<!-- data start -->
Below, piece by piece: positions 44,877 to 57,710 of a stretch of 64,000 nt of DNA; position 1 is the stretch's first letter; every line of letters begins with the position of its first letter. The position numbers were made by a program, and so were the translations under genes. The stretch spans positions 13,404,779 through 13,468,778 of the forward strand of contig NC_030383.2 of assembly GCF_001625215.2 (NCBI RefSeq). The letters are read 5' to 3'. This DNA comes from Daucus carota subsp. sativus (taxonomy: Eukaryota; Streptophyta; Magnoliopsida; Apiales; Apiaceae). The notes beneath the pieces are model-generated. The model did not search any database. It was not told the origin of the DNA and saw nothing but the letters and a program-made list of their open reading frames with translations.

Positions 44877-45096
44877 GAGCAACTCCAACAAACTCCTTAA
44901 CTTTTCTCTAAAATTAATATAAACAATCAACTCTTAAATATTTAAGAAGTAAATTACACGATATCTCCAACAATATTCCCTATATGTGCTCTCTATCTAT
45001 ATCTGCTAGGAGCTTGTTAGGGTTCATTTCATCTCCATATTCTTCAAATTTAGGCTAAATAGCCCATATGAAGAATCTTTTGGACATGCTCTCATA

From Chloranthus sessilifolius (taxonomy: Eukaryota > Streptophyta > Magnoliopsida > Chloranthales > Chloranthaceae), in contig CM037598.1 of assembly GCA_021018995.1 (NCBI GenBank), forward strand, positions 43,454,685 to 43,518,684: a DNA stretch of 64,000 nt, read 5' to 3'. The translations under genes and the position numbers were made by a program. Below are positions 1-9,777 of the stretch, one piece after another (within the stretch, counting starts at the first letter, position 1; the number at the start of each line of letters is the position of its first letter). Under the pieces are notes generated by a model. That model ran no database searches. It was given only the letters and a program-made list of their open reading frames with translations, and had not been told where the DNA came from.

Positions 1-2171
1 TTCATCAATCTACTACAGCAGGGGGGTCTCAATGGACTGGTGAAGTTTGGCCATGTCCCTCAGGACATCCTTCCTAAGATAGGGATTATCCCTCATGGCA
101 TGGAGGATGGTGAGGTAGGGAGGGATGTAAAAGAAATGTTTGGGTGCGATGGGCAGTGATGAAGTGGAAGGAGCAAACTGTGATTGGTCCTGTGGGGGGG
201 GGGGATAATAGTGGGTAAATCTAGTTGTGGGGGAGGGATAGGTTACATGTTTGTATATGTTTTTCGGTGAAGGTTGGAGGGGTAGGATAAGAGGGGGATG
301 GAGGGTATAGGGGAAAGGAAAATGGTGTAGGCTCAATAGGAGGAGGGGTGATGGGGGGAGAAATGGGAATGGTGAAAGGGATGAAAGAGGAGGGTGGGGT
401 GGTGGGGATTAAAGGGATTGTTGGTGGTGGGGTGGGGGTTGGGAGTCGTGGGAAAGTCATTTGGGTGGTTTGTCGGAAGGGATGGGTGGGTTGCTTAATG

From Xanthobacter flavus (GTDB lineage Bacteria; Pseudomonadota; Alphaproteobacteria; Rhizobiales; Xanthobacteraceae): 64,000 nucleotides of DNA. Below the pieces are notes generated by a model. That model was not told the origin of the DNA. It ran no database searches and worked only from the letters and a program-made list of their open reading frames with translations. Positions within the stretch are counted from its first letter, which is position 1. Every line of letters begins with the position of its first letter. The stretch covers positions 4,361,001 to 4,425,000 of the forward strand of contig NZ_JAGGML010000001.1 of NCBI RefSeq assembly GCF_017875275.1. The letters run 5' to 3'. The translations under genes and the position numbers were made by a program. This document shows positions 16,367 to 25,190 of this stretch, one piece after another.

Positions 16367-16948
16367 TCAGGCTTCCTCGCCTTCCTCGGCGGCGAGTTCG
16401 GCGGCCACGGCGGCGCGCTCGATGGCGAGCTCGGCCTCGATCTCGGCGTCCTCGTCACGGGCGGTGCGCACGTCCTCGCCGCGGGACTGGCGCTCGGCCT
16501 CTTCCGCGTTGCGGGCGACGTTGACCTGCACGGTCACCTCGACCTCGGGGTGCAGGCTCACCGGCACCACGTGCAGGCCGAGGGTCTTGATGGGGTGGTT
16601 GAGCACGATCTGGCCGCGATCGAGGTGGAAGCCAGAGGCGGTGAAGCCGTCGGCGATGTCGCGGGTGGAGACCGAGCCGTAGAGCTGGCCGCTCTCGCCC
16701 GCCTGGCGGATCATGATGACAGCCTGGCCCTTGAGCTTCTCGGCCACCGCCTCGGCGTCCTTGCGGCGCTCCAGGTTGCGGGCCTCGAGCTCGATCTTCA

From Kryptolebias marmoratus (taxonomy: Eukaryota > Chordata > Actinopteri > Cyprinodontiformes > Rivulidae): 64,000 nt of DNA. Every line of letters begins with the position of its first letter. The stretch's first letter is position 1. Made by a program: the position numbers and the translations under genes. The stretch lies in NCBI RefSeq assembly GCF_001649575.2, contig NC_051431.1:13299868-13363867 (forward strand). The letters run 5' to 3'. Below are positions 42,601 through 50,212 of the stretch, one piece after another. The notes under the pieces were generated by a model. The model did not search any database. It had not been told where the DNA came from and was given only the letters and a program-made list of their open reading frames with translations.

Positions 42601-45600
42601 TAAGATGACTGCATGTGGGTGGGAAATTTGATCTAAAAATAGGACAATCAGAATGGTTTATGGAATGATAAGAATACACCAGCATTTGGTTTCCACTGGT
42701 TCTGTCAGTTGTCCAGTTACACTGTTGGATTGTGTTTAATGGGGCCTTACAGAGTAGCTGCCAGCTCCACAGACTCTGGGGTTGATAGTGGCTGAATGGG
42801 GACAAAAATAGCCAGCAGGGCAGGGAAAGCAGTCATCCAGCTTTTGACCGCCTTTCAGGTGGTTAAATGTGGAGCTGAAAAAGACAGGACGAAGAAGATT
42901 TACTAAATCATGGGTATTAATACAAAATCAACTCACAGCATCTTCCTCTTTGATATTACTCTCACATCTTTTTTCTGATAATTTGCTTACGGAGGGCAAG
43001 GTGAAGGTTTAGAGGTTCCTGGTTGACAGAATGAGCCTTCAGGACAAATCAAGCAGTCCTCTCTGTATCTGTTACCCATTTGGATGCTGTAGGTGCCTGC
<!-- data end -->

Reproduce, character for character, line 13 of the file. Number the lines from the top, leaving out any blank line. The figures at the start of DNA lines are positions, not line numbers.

From Xanthobacter flavus (GTDB lineage Bacteria; Pseudomonadota; Alphaproteobacteria; Rhizobiales; Xanthobacteraceae): 64,000 nucleotides of DNA. Below the pieces are notes generated by a model. That model was not told the origin of the DNA. It ran no database searches and worked only from the letters and a program-made list of their open reading frames with translations. Positions within the stretch are counted from its first letter, which is position 1. Every line of letters begins with the position of its first letter. The stretch covers positions 4,361,001 to 4,425,000 of the forward strand of contig NZ_JAGGML010000001.1 of NCBI RefSeq assembly GCF_017875275.1. The letters run 5' to 3'. The translations under genes and the position numbers were made by a program. This document shows positions 16,367 to 25,190 of this stretch, one piece after another.